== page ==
Sugar Crisp cozies up to e-sports
With no campaigns in market since 2013, the cereal brand is now partnering with TheScore, sponsoring content on its e-sports vertical.
For its first campaign in Canada in nearly four years, Sugar Crisp cereal is tapping the growing e-sports market through a partnership with TheScore.
The return to media spend in a new vertical comes after a period of re-visiting its target audience. For the brand with the slogan “Can’t Get Enough of that Sugar Crisp,” apparently some could have enough. Louise Simkin, director of strategy and insights with Noise Digital, Post Cereals’ digital AOR, said that Sugar Crisp had previously targeted millennials, specifically those in the 18 to 24 category. However, she said, the brand received feedback that that audience was not resonating with the brand’s previous positioning based on nostalgia.
It was back to the drawing board for Sugar Crisp and Noise Digital, who hadn’t put a campaign into market since 2013, according to Simkin. After four years, Sugar Crisp has re-entered the market, pairing with Toronto-based media company TheScore. The campaign will incorporate banner ads, Snapchat ads, on-campus activations for sampling as well as sponsored native content on TheScore’s e-sports YouTube channel (which boasts 47,000 subscribers) and its Facebook page, which has 46,000 followers.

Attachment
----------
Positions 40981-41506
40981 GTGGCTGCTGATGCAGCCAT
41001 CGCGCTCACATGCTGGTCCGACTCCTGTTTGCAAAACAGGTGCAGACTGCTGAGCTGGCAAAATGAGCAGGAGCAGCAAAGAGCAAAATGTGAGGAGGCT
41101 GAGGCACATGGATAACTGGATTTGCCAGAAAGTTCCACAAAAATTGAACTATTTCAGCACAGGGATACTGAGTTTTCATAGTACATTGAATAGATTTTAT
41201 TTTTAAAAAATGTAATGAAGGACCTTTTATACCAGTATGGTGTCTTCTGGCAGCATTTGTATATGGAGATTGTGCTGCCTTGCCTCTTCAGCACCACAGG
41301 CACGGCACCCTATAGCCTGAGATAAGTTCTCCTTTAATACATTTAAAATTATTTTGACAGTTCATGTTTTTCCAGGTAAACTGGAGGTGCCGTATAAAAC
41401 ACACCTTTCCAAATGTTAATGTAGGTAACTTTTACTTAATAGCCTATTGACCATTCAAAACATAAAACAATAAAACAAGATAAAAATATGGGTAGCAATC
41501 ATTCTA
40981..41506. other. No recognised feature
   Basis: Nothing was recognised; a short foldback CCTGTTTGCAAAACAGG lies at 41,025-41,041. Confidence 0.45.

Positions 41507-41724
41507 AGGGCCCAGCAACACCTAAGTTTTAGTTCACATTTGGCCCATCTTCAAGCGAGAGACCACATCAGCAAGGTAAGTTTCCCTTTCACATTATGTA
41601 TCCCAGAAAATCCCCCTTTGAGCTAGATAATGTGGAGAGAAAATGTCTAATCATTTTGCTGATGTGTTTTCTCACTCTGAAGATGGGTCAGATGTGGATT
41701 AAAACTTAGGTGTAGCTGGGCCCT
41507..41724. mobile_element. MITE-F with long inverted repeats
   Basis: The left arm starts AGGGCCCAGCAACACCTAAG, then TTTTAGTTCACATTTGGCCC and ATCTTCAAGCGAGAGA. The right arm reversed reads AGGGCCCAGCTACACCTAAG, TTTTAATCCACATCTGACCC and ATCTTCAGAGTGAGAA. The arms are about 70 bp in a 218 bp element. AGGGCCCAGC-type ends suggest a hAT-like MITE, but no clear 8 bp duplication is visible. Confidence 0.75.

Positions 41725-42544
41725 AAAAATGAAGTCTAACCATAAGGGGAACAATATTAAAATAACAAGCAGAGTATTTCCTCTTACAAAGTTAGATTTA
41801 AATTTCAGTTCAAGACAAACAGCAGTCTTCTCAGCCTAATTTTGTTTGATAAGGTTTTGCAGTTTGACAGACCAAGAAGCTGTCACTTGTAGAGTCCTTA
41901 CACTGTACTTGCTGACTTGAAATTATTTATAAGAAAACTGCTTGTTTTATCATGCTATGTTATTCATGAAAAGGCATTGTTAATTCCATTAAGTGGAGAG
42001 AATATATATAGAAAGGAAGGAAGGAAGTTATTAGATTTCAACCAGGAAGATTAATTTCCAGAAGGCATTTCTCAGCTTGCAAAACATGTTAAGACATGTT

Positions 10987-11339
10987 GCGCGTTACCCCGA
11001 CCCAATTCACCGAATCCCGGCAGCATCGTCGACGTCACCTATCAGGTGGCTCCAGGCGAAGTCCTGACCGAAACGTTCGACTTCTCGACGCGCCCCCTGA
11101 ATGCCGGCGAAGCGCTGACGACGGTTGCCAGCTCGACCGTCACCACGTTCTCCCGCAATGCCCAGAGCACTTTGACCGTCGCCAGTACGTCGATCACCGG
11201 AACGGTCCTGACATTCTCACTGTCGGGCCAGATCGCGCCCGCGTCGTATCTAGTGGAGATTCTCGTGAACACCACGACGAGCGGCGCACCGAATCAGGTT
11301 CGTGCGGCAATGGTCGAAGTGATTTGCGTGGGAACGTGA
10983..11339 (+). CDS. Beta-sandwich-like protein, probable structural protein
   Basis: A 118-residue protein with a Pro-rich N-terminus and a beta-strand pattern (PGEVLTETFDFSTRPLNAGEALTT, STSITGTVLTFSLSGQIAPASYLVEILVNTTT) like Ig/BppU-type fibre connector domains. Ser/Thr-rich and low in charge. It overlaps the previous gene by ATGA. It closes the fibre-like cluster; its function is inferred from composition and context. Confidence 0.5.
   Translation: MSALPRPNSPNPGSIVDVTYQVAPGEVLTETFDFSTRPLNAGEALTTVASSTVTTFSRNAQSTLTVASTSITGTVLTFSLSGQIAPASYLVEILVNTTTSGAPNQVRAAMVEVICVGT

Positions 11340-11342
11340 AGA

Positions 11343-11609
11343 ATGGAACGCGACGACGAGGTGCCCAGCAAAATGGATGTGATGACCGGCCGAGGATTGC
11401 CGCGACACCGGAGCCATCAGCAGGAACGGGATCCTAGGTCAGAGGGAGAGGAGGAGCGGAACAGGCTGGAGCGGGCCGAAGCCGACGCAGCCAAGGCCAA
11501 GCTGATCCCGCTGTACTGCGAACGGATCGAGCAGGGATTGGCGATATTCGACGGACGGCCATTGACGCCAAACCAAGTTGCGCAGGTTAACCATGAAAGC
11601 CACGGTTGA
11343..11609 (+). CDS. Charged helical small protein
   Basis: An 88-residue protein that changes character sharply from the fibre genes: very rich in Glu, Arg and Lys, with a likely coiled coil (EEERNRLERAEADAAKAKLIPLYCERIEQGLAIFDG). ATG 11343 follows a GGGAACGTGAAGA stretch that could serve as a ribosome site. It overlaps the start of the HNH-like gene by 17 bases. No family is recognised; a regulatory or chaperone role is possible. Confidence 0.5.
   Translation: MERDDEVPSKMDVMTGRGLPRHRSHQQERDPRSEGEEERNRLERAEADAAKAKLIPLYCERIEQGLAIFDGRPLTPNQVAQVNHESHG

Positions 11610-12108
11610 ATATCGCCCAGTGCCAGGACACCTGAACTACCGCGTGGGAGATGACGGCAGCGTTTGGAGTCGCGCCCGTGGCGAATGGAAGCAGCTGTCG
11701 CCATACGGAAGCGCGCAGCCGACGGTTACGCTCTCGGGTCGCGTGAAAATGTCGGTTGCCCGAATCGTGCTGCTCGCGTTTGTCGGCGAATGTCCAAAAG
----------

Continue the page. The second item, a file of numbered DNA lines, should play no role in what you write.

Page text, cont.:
Simkin said the brand looked at e-sports because of its crossover between its core demographic and the brand’s target audience, and that Sugar Crisp was now looking to target “based on behaviour rather than age.”
By 2018, the e-sports market is expected to be worth $1.92 billion, with 190 million players from around the world expected to partake in e-sports, according to research from NewZoo. While the vertical is still most popular with men age 18 to 34, some media companies are aiming to bring in a more gender-balanced audience.
Because of the emphasis on behaviour and interests Simkin said the content will be kept all about the games. For example, the brand’s classic slogan will be incorporated into segment titles, such as “can’t get enough of the best League of Legends plays.” A small, animated version of the Sugar Bear character also pops up onscreen periodically, directing viewers to a microsite (in some cases, such as the one pictured, the Sugar Bear popped up in the flesh, but in most cases, he appeared only in animated form).
The campaign launched last month and will last until July.
TheScore no longer reveals user numbers for its specific platforms, however as of January 2016, the last time it broke down its figures publicly, the e-sports platform had reached an average of 750,000 monthly visitors.